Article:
There are a number of treatment options for fibroids, as described below. Which treatments you are offered will depend on your personal circumstances. Your doctor will discuss these with you to help you make a decision that’s right for you. Your decision will be based on your doctor’s expert opinion and your own personal values and preferences.

If you don't have any symptoms, or if your symptoms are mild, you won't need treatment. But if you have more severe symptoms, there is a range of treatment options available.

Medicines

There is no medicine that cures fibroids, but hormone-based treatments can help to relieve your symptoms.

Treatment with medicines called gonadotropin-releasing hormone analogues (GnRH analogues) can lower your oestrogen levels, which usually shrinks fibroids.

If you're having surgery to remove fibroids, you may be offered GnRH analogues such as goserelin or leuprorelin acetate. You take these for three to four months before your operation to make it easier for your surgeon to remove the fibroids.

GnRH analogues can cause you to have an artificial menopause whilst you take them. Symptoms may include hot flushes and, if used in the long-term, osteoporosis (thinning of your bones). Therefore, you can only take GnRH analogues for a maximum of six months.

If you have very heavy or painful periods, you doctor may suggest that you take a medicine called tranexamic acid or mefenamic acid. These can help to prevent bleeding and reduce pain. Alternatively, you could be offered the combined oral contraceptive pill to help reduce the amount of blood lost during your periods.

Surgery

There are a number of surgical options for treating fibroids, including those outlined below.

Uterine artery embolisation (UAE)

This procedure blocks the blood supply to a fibroid, causing it to shrink. It is still possible to become pregnant after you’ve had a UAE.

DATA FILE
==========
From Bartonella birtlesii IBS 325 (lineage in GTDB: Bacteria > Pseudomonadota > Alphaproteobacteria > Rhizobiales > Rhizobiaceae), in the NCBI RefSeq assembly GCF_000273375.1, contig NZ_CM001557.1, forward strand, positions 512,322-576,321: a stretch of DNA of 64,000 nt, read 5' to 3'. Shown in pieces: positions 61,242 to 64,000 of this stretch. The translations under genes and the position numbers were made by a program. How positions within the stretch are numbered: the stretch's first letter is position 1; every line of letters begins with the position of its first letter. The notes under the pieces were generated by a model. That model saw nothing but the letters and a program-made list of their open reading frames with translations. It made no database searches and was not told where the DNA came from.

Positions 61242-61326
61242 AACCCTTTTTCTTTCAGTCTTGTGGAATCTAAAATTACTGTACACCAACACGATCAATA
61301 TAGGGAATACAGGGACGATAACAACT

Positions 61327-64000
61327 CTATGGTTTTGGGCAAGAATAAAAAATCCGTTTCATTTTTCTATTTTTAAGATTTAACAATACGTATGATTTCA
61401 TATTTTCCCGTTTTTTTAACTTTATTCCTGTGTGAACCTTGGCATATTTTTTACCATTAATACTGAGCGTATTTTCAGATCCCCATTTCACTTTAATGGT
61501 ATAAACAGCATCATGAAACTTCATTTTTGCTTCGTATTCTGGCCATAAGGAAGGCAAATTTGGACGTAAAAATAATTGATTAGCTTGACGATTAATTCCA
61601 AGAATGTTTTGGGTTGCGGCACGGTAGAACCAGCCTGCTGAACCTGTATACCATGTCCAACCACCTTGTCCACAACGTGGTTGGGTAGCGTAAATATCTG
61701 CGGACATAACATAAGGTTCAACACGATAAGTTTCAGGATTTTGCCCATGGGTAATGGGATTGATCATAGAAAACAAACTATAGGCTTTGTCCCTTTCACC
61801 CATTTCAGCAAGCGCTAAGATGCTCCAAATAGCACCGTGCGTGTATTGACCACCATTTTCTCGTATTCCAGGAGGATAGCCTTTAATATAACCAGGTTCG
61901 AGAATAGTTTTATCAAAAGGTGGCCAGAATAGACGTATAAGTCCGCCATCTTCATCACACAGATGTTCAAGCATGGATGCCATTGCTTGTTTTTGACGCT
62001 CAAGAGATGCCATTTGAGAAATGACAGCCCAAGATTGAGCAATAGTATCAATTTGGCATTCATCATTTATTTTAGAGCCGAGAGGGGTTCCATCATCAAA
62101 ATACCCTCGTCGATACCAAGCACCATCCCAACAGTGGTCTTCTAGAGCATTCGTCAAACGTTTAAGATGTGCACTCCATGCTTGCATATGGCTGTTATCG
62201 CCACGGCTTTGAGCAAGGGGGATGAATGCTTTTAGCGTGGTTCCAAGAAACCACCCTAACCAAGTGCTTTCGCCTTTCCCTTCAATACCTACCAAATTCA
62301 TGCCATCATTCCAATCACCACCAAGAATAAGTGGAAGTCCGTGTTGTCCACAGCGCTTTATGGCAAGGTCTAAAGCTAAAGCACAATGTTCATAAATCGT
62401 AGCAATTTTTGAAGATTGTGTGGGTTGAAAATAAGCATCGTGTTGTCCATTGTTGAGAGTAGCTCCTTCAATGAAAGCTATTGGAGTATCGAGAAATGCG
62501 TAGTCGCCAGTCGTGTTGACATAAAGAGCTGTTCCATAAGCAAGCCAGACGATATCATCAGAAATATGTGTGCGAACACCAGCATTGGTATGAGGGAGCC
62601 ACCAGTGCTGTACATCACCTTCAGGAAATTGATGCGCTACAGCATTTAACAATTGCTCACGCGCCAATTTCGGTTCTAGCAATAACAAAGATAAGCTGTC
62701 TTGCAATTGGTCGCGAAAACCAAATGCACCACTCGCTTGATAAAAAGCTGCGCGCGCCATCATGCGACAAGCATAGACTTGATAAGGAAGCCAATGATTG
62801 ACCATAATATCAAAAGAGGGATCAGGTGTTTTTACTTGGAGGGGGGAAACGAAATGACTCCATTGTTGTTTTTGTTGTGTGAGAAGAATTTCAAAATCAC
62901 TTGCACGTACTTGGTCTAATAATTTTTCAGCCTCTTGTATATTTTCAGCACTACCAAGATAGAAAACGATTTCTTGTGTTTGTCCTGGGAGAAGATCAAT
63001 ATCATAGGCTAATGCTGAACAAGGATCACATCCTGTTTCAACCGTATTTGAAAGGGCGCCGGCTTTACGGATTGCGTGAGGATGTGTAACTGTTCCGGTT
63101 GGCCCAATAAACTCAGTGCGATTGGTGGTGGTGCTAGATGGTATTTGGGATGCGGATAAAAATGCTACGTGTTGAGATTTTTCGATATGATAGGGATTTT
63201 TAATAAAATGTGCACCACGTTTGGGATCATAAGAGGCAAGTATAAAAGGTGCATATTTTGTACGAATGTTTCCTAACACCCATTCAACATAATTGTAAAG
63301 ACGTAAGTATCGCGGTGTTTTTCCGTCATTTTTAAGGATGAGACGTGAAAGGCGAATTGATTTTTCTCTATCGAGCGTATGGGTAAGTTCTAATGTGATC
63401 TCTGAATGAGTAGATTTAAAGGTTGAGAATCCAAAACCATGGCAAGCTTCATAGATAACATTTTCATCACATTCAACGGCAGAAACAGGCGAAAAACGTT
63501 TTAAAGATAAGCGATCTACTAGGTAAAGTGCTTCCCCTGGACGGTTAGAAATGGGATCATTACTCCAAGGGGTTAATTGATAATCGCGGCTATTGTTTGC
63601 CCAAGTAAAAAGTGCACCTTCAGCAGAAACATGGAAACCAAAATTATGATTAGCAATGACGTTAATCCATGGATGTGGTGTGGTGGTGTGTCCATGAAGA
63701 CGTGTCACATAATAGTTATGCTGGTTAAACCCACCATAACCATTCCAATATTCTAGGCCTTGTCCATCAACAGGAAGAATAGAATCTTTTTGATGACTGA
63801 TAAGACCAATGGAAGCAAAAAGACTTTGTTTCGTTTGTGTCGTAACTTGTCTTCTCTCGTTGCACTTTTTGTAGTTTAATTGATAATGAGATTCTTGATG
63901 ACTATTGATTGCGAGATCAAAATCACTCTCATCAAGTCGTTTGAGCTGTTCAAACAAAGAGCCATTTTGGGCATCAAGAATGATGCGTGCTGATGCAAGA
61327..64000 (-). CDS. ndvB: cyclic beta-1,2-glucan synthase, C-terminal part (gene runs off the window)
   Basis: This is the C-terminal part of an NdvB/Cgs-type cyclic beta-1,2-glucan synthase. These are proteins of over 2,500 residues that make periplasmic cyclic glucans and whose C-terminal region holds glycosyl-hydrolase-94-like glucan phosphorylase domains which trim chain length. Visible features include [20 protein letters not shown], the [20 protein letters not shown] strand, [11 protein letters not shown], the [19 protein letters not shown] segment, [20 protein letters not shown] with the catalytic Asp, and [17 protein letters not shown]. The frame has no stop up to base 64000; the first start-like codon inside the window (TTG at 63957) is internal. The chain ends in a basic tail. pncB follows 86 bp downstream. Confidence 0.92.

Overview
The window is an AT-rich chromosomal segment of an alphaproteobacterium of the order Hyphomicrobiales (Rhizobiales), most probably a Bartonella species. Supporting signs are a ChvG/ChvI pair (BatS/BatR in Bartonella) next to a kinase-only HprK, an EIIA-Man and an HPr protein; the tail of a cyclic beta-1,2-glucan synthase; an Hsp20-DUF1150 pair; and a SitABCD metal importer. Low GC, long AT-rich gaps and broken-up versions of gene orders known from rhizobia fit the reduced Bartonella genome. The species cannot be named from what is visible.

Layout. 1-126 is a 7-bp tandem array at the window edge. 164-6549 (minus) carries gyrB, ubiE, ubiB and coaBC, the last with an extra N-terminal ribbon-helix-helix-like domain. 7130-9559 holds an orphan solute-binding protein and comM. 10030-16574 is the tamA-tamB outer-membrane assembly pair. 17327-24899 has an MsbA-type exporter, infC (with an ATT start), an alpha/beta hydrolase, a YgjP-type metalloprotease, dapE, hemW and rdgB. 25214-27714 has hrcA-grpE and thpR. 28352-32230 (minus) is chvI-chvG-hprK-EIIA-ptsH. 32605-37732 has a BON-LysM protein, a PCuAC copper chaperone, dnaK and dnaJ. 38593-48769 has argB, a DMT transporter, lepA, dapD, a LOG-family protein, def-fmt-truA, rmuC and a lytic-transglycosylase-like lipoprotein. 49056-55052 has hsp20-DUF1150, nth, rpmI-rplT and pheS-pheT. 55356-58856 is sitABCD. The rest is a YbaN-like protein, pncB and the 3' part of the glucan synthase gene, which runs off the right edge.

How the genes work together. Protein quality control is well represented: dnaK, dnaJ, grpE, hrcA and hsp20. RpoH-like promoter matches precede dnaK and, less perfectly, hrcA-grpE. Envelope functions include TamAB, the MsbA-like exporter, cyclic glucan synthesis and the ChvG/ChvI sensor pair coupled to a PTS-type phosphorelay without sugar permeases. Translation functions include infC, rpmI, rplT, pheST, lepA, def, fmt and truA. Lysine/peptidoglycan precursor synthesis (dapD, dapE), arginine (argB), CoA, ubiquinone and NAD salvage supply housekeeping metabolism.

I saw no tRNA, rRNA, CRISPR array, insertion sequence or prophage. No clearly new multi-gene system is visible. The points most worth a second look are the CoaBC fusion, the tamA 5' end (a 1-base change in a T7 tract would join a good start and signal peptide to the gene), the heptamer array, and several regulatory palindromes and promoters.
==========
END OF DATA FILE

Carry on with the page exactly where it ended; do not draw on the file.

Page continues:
If you choose to have this procedure, you will be offered a local anaesthetic. This means that feeling in the affected area is completely blocked, but you will stay awake during the operation. You may also be offered a sedative to help you to relax. UAE gives relief from symptoms, such as bleeding and pain, for eight to nine out of 10 women one year after the procedure

Endometrial ablation or resection

Endometrial ablation is a procedure to remove most of the lining of your womb or to destroy or remove an individual fibroid. This is done using energy such as microwaves or heat. During an endometrial resection, the lining of your womb or the fibroid is cut away. Having an endometrial ablation will affect your fertility, and can alter your chances of becoming pregnant in the future. Endometrial ablation is typically used for heavy menstrual bleeding, but is less successful if you have many fibroids in your womb.

Myomectomy

This is an operation that removes fibroids, but leaves your womb in place. It may be done through a cut in your abdomen, or sometimes it may be possible for your surgeon to use keyhole (laparoscopic) surgery.

Myomectomy is usually only offered to women who would like the option to become pregnant in the future. As your womb isn't removed there is a chance that more fibroids will grow in the future, so you may need to have further treatment.

Hysterectomy

This is a major operation to remove your entire womb. Usually your surgeon will remove your womb via a 'bikini-line' cut in your abdomen or, if the fibroids aren't too large, through your vagina. It's not possible to get pregnant after a hysterectomy.

 

Produced by Krysta Munford, Bupa Health Information Team, August 2012. 

For answers to frequently asked questions on this topic, see FAQs.

For sources and links to further information, see Resources.


  • This information was published by Bupa's Health Information Team and is based on reputable sources of medical evidence. It has been reviewed by appropriate medical or clinical professionals. Photos are only for illustrative purposes and do not reflect every presentation of a condition. The content is intended only for general information and does not replace the need for personal advice from a qualified health professional. For more details on how we produce our content and its sources, visit the about our health information page.